Vriesea is a member of the bromelaid family and a tropical epiphyte, or tree dweller, that can be cultivated as a spectacular indoor plant. Strappy, variegated or striped leaves whorl out from a rosette center, where a plaited, spear shaped bloom appears on a tall stalk in hot, bright colors. Once educated about the nature and structure of Vriesea, you too can grow your own bit of paradise.
Choose a pot that has good drainage and is slightly larger than the current root structure of your Vriesea. Bromeliads do not use their roots in the traditional sense, taking nutrients and water through the cups formed by their whorled rosette leaves. Too much potting medium, especially dense material, will quickly cause root rot. An orchid pot is a good choice. Clay pots, which quickly dry out, are advisable for humid climates Plastic pots are recommended for areas with dry climates as well as indoor environments.
Create a potting media designed for your Vriesea's specific needs. As an epiphyte, Vriesea does not require soil. Robert J. Black and Bijan Dehgan of the University of Florida IFAS Extension have developed a recipe for Vriesea potting mix designed for support and drainage. Mix one part peat moss, one part bark, and one part perlite and fill your pot.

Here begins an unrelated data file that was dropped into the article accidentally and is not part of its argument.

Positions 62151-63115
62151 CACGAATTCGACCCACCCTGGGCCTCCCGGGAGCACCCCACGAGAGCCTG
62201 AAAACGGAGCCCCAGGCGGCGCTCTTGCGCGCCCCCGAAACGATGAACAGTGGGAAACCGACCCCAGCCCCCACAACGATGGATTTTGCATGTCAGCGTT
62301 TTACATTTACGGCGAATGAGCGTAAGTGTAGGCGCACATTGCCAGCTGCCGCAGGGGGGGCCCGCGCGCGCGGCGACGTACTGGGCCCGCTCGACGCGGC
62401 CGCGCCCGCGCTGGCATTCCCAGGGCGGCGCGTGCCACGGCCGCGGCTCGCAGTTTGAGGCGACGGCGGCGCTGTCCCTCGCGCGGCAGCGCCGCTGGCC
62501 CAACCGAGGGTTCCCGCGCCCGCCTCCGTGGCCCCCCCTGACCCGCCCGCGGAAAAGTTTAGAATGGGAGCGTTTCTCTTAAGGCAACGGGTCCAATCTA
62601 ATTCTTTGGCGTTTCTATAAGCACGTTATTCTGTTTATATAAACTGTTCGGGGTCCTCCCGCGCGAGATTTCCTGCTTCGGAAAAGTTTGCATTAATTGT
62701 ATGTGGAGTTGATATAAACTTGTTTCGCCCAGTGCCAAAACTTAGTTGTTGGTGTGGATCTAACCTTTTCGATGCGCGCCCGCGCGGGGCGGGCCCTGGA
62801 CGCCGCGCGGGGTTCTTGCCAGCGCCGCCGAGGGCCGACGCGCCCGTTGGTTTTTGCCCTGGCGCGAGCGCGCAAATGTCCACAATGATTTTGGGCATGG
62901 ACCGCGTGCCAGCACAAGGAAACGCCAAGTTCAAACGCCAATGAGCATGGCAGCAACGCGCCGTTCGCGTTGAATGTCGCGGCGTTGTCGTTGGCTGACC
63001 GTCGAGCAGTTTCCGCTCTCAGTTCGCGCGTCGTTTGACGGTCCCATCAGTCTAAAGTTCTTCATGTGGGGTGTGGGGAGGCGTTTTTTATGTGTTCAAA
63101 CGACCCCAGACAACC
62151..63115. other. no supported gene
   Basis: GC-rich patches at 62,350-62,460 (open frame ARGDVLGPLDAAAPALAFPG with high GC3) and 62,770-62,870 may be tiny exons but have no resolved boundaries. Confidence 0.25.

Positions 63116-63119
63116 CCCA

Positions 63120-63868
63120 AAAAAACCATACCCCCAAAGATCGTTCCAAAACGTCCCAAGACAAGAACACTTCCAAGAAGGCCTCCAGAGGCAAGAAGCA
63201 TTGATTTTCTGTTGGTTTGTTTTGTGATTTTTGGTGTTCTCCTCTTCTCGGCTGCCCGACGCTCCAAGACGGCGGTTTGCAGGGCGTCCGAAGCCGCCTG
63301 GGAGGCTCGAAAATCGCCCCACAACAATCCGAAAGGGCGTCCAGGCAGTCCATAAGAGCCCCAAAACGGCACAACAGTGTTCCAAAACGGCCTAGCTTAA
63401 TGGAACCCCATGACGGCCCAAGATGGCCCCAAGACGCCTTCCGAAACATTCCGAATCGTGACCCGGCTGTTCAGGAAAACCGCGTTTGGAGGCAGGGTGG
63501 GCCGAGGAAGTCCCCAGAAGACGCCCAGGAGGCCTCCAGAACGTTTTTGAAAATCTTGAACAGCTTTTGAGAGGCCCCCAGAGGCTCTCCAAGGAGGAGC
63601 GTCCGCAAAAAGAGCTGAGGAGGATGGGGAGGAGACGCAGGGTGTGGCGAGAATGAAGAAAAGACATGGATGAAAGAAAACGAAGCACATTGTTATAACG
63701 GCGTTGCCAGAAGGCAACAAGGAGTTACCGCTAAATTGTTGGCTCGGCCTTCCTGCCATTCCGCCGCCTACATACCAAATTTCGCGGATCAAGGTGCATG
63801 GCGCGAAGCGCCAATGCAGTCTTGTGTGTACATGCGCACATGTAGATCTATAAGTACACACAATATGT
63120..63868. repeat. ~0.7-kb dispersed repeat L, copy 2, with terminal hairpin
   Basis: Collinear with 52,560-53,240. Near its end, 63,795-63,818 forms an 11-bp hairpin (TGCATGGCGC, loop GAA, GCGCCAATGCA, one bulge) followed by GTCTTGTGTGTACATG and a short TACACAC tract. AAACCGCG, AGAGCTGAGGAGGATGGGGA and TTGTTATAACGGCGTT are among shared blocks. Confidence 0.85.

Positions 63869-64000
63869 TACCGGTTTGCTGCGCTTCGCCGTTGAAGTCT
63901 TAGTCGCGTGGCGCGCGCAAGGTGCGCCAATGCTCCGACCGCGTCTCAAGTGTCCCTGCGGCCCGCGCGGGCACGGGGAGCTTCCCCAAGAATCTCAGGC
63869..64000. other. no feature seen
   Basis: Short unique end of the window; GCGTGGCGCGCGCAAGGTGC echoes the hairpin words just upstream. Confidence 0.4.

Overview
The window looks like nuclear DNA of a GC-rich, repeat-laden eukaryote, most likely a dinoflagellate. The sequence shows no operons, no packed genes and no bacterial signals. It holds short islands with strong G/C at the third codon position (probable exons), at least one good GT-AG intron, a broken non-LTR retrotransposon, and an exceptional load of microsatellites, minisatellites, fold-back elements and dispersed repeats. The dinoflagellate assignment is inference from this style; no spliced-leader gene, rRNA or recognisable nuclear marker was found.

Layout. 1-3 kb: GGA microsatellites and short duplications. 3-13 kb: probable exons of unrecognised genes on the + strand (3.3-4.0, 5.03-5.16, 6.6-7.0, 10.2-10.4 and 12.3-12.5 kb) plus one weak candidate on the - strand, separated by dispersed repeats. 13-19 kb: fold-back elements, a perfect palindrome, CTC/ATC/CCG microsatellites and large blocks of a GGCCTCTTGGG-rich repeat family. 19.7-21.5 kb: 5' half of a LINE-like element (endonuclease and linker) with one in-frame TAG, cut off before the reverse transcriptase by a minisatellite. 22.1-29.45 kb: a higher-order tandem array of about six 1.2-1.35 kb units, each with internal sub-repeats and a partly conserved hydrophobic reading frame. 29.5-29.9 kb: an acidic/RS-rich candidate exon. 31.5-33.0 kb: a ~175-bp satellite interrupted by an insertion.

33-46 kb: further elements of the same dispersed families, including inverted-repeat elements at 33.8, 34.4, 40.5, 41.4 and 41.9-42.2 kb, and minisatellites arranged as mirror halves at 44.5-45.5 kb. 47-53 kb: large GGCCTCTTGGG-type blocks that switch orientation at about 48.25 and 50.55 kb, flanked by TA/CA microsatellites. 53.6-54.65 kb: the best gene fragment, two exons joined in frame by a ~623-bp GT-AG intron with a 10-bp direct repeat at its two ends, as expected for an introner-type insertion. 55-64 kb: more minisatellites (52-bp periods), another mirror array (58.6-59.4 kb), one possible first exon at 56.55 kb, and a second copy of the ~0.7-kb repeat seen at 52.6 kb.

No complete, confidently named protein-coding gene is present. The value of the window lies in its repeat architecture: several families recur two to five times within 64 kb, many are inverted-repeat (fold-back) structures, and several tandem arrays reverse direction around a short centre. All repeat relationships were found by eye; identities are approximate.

Perch the Vriesea gently in the pot, firming the medium around the root structure lightly so the plant is well supported.
Pour water over the center leaves so it pools in the rosette cups at the center. The plant will take what it needs from there, and residual overflow will be enough to moisten the potting mix. Check to see if the medium is completely dry before watering again, about once per week. Be aware that home cooling systems may alter the water requirements of this bromeliad, so check frequently while your plant adjusts.
Provide a location with bright sunlight for at least 4 hours per day. Indoors, a southern facing window will provide the best overall light source. If your Vriesea is not getting enough light, you will see the leaves become longer and darker. Too much light results in a yellowish green cast to foliage. Adjust as necessary.
Keep temperatures between 60 to 75 degrees Fahrenheit, and optimum humidity between 40 to 60 percent. Most homes, according to the IFAS Extension experts, fall below the 40 percent humidity marker. Set the pot on a tray with wet gravel to provide humidity as the water evaporates, or run a humidifier in the room.
Fertilize with a slow release mix, applied per manufacturer instructions, over the surface of the potting medium once a month.